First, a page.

It’s a question that’s asked time and time again throughout Paul Schrader’s film “First Reformed.” It’s a question I find myself asking whenever I read yet another headline announcing the death of a species, the melting of a glacier or the failure of another climate agreement. Like most humans, especially young humans with (hopefully) many more years on this planet, I am afraid for my future. I am afraid of rising temperatures and everything they are expected to bring with them: crop failures, climate refugees, more extreme weather, more pain, more suffering. My fear grows stronger every day, and I still don’t quite know how to deal with it.
The characters in “First Reformed” are afraid, too. The entire film is drenched in a despair that many of us feel to the core — guilt about what we have done, anxiety about what is going to happen next. Two men in particular feel it most acutely: Ethan Hawke (“Before Midnight”) as Reverend Toller, a well-meaning but tormented pastor and Philip Ettinger (“Indignation”) as Michael, a soon-to-be father obsessed with the coming end of the world.
Toller lets his despair about both climate change and the death of his son eat him alive, partaking in binge drinking he knows might just kill him. He is a dying man on a dying planet and he hardly cares enough to save himself. Michael, though physically healthy compared to Toller, is grieved by the new life carried by his wife Mary (Amanda Seyfried, “Mamma Mia!”). At one point he asks Toller, “But how can you sanction bringing a girl … a child full of hope and naive belief into a world … when that little girl grows to be a young woman and looks you in the eyes and says, ‘You knew all along, didn’t you?’”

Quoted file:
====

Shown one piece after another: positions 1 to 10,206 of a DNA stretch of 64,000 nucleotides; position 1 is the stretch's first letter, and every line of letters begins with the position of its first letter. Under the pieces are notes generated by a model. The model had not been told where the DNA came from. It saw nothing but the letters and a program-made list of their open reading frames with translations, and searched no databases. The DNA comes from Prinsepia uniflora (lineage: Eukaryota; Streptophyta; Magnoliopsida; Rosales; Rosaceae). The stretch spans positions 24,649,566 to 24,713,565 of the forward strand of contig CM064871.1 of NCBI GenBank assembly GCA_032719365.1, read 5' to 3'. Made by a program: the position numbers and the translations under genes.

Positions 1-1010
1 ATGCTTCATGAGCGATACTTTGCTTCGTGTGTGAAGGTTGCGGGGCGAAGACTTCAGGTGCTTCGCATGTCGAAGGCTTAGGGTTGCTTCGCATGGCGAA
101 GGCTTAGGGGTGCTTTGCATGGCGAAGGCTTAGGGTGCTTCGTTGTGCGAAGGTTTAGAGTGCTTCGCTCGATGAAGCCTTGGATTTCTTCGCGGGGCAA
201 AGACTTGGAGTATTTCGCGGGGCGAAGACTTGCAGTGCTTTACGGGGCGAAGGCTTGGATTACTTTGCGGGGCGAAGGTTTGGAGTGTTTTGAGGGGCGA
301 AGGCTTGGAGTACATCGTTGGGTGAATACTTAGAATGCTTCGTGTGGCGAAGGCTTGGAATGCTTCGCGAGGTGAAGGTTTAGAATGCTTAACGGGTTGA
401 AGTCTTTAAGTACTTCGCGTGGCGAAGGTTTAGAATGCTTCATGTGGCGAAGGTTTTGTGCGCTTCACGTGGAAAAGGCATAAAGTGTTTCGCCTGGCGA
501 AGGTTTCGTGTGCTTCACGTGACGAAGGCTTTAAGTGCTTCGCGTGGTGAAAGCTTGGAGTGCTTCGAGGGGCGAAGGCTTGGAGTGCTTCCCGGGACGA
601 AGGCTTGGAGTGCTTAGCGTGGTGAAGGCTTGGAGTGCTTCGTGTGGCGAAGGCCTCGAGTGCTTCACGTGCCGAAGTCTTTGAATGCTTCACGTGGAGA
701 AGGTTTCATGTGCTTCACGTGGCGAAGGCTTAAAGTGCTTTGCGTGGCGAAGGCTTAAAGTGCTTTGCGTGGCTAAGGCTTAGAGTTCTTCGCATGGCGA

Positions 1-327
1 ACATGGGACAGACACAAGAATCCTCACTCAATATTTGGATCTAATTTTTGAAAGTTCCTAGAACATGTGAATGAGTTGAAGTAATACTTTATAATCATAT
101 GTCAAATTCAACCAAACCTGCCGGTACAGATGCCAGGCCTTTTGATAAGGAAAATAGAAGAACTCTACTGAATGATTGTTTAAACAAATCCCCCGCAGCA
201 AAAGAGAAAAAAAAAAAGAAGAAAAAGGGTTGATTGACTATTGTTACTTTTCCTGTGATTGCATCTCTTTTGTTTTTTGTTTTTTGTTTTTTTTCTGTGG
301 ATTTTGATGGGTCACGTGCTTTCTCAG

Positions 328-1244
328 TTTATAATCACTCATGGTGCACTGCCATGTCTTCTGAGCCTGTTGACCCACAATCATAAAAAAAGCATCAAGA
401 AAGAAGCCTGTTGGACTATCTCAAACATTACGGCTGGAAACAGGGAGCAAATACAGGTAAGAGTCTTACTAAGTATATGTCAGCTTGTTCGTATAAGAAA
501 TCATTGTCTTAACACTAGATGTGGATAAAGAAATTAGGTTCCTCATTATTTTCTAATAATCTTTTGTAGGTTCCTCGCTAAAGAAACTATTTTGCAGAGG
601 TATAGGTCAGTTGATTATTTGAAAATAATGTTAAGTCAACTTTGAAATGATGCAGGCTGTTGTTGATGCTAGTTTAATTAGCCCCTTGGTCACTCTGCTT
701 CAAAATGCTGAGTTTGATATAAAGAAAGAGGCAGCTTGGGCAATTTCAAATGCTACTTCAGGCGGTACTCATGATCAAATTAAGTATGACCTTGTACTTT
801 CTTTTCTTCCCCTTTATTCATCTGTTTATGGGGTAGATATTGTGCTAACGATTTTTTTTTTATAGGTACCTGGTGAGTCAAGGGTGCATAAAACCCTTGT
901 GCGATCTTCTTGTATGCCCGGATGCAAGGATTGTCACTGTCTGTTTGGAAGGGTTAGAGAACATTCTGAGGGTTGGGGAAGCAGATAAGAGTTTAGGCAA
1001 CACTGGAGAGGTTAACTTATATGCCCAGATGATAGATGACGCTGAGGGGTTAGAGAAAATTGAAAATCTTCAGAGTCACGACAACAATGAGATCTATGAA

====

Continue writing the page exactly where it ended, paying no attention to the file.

Both Toller and Michael are overwhelmed by this despair — it’s so easy to let it overwhelm you. In the face of the megacorporations and billionaires who run our world, it’s natural to feel small, to feel helpless in saving the earth. The power of these feelings is only amplified when we convince ourselves that these feelings are ours alone, something we must confront on our own.
For most of “First Reformed,” characters appear detached from each other, physically and emotionally tethered to their own bodies. A profound sense of loneliness pervades the film’s cold, biting New England winter. But there are brief, striking moments of intimacy too, and this intimacy is precisely what brings characters out of their despair. Every interaction between Toller and Mary is electric, and just a touch of their hands inspires a transcendent, psychedelic dream sequence. In this sequence, we see the two soaring over beautiful natural landscapes. This scenery, though, is soon swapped out for images showing heaps upon heaps of trash, air-polluting factories and other man-made ecological nightmares. Once these images come to the forefront, Toller and Mary are removed from the picture entirely. Their love and their connection simply cannot exist in that world. We cannot exist in that world, at least not for much longer.
Maybe saving the planet in order to save our lives and the lives of the people we love is selfish. After all, we alone are responsible for climate change and we alone are obligated to fix it; we should feel compelled to do whatever we can to reverse the course the planet is heading toward out of sheer humanity and decency. But if selfishness is the thing that can ultimately save us from ourselves, I can’t imagine a better, more worthy motivator than love.
Climate change is real and it’s happening right now. More than 97 percent of scientists agree. And we’re running out of time before our descendants no longer have a healthy and habitable earth to live and love on. And that — love — matters. Of course it does. It matters more than anything.